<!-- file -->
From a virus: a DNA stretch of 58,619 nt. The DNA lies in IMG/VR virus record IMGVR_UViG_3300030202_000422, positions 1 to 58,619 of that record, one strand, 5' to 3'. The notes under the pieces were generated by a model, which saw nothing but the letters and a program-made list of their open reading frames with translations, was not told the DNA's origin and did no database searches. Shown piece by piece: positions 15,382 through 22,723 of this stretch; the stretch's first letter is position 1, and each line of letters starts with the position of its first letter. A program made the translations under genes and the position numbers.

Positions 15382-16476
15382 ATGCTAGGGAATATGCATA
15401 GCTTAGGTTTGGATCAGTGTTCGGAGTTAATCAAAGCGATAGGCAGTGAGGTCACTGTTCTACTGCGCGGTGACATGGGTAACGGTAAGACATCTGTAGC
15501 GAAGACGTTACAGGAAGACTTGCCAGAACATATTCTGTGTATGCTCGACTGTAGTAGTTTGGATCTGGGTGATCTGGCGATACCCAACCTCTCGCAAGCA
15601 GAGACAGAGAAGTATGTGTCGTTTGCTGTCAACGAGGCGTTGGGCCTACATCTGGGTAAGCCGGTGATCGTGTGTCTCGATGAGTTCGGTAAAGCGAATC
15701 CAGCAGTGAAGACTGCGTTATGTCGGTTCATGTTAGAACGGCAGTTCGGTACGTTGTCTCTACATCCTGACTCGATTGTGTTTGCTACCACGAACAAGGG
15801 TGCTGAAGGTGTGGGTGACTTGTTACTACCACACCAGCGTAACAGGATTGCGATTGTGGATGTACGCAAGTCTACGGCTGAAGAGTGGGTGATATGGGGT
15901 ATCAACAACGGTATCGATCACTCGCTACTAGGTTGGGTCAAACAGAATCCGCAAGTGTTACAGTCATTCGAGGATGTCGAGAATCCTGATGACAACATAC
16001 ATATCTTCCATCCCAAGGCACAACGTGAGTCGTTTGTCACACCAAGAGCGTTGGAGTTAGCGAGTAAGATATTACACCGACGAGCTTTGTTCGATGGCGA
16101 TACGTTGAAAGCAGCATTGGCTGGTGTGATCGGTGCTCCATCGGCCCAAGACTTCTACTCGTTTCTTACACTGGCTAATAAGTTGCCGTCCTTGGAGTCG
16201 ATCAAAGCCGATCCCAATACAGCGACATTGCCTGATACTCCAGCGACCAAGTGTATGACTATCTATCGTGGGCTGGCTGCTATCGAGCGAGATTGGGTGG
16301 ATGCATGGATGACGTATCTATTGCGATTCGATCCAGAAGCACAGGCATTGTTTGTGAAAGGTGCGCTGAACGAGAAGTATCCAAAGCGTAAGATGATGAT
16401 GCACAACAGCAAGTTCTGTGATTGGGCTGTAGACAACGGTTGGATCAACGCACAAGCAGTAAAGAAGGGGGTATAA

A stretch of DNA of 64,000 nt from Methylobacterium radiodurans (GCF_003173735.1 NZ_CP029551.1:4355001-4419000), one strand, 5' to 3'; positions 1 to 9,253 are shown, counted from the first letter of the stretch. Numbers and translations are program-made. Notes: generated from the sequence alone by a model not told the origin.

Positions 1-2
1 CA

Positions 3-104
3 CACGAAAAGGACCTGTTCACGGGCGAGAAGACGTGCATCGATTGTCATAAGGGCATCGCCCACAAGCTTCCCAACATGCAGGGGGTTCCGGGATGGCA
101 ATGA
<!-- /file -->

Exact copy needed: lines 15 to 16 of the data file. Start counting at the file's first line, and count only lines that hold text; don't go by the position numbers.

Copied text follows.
A stretch of DNA of 64,000 nt from Methylobacterium radiodurans (GCF_003173735.1 NZ_CP029551.1:4355001-4419000), one strand, 5' to 3'; positions 1 to 9,253 are shown, counted from the first letter of the stretch. Numbers and translations are program-made. Notes: generated from the sequence alone by a model not told the origin.

Positions 1-2